This was a day of guitars. In the late afternoon, Linux King picked me up from my brother's place, and we stopped by The Trading Musician.
I've mentioned it before in my blog, as a spiffy, used-guitar, used-amp, used-synth, used-drum-and-cymbal store. Racks and racks of guitars, electric basses, and a whole cabinet
of (used) effects pedals! A spiffy-keen range of products, and darned reasonable prices!
Sigh. I miss it.
Found a old DOD Chorus pedal that takes two
9V batteries (I have the distortion pedal counterpart) for fifty bucks U.S. -- gonna go back and take a closer look when I have more time.
(Note: Many thanks to the nice store manager that said Yes, I could take a few pix for my blog. If you're in Seattle [and you like musicial instruments -- they also have a few band/orchestra instruments, and folk instruments], check it out! http://www.tradingmusician.com/)
Then, Linux King and I went to the Experience Music Project (EMP). Usually twenty-seven bucks a person, but for some reason it was only twenty bucks. We later found out -- when the security guard came around and told us we only had ten minutes left (even though we hadn't visited the top floor yet) -- that the discount may've been due to their closing two hours early that night, due to some group renting the venue. Gar!!!
About what I expected the EMP to be. Worth seeing once if you're into music. (Got to see an original Devo yello jumpsuit and red-flowerpot ''Power Dome''!!!) But the display on the top floor were pitched a little low for someone who's actually in a band. (''Play a real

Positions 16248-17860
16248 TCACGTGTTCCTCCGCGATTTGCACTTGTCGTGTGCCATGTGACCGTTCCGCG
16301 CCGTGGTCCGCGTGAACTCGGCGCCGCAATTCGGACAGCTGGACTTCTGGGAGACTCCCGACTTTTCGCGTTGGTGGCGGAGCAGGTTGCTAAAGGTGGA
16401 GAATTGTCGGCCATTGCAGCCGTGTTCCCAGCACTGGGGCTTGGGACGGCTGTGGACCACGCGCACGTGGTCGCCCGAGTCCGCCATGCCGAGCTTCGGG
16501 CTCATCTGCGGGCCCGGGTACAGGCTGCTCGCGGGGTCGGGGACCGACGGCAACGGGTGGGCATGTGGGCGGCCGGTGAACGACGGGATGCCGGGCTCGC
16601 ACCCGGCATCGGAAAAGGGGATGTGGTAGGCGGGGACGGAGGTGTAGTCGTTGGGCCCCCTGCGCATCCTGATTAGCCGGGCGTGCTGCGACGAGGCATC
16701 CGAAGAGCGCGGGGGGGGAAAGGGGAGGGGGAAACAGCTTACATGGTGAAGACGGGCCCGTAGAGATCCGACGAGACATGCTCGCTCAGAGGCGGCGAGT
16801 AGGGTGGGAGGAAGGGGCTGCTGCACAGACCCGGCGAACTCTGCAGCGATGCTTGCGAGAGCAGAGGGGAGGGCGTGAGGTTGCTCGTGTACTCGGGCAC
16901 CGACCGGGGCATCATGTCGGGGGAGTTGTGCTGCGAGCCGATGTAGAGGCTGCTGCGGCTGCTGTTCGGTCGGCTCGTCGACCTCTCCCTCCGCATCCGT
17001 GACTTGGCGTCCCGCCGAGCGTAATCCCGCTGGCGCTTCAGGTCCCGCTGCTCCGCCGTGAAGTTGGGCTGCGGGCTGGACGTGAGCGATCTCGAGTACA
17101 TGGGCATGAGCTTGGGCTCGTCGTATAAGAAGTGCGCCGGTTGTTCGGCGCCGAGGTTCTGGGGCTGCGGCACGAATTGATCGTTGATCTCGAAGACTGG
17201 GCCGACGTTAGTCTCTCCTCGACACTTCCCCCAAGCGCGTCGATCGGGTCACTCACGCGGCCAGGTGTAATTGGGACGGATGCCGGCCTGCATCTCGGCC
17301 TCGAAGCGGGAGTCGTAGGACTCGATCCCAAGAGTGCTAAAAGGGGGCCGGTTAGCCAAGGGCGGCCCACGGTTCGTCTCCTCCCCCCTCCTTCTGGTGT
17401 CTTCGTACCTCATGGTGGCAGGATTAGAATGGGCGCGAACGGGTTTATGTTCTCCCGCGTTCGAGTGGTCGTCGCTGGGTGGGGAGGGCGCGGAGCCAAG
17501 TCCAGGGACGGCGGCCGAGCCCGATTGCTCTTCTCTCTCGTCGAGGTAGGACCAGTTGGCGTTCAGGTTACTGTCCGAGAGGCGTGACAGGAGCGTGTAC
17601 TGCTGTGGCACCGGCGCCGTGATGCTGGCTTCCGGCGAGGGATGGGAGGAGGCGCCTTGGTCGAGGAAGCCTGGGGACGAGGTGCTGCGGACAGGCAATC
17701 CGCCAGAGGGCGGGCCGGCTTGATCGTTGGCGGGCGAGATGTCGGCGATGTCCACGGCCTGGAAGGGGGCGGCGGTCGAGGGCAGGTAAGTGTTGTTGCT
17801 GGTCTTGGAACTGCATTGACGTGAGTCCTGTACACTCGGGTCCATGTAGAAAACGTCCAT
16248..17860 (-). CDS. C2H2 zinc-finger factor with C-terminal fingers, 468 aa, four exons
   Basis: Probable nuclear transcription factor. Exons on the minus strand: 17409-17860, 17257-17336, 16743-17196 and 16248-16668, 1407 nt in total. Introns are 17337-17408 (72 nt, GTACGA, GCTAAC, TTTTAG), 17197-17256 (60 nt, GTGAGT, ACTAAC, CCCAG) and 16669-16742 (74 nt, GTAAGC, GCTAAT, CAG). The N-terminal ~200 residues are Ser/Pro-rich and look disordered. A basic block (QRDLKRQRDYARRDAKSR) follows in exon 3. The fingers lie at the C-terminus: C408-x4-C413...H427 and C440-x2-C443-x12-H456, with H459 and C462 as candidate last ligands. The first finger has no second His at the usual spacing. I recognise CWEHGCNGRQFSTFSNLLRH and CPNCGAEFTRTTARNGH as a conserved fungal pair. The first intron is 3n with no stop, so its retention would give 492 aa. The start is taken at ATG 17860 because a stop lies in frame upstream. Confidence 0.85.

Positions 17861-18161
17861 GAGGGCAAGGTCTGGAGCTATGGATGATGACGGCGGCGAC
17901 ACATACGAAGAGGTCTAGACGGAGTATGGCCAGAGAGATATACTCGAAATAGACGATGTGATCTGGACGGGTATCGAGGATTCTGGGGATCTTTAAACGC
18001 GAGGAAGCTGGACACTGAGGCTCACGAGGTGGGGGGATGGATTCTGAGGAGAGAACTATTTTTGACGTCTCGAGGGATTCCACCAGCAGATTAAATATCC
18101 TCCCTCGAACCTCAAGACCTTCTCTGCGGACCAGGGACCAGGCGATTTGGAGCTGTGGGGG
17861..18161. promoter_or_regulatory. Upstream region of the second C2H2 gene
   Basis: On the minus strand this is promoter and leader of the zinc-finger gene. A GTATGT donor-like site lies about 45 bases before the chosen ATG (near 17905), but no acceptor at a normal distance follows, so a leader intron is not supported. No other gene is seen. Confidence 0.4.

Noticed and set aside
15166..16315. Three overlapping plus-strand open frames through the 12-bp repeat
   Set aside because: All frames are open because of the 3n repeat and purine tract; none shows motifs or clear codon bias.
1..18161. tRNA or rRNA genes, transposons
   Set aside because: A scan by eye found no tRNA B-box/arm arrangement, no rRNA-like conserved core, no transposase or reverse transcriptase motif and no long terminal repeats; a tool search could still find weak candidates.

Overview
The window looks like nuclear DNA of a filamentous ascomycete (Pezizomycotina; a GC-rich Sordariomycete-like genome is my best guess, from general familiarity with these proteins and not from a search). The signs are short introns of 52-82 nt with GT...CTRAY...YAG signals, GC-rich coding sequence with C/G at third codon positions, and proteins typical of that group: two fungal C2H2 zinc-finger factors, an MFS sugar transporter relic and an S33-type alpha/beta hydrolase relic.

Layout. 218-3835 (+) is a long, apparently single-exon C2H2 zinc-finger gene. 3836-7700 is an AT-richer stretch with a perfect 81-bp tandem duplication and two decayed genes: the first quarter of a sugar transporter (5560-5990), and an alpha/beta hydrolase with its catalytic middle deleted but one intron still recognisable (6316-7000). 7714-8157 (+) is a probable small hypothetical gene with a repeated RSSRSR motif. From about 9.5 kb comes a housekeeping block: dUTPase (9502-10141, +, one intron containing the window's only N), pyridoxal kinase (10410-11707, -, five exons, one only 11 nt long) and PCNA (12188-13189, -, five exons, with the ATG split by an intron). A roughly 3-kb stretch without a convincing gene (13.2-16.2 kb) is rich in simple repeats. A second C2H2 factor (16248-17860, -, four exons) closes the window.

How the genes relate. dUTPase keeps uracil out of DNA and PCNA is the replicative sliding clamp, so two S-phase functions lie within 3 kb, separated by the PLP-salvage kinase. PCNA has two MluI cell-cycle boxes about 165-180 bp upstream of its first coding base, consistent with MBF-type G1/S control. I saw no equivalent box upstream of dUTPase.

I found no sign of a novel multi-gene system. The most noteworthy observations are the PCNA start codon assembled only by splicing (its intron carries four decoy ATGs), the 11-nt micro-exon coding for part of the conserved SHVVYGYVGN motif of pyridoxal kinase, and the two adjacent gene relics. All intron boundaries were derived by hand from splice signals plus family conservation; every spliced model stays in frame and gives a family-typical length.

electric guitar!!!'') Although they had a little display of f/x pedals stuck to the wall, to which I dragged Linux King over and proclaimed, ''I have that
one... and that
one... and...'' ;) Out of the sixty(?) displayed, I owned about a quarter of them. Not bad! :)
I would've taken more pix, but after shooting the ''tower o' guitars'' pix (below), I saw a sign saying ''Please, no photos or videotaping.'' I didn't delete my existing photos, but I stopped shooting.
Also had a room showing the history of the rock guitar, from acoustics thru electrics. Many, many rare and collectible guitars. Standing in this room, I realized that, no, I don't
have too many guitars. ;)
Also learned that Frender's electric bass was not
the first electrified bass guitar! That honor actually goes to a guy in Seattle: Paul Tutmark, 1936, Audiovox brand. Even has frets! However, Tutmark never mass-produced it; just sold it to some local bands. So, Fender's version definitely was the first ''mass-market'' version.
Maybe the coolest -- but also the saddest -- display was this huge ''whirpool''-shaped statue made of electric guitars and other instruments bolted to a steel frame.
Six hundred-plus guitars were sacrificed to this display -- completely ruining their functionality and taking them out of the market forever. Analagous to a very well-crafted mosaic of animal pelts, made from the fur of endangered species: artistic, yes -- but oh, what a waste!
None the less, a good guitar day. :)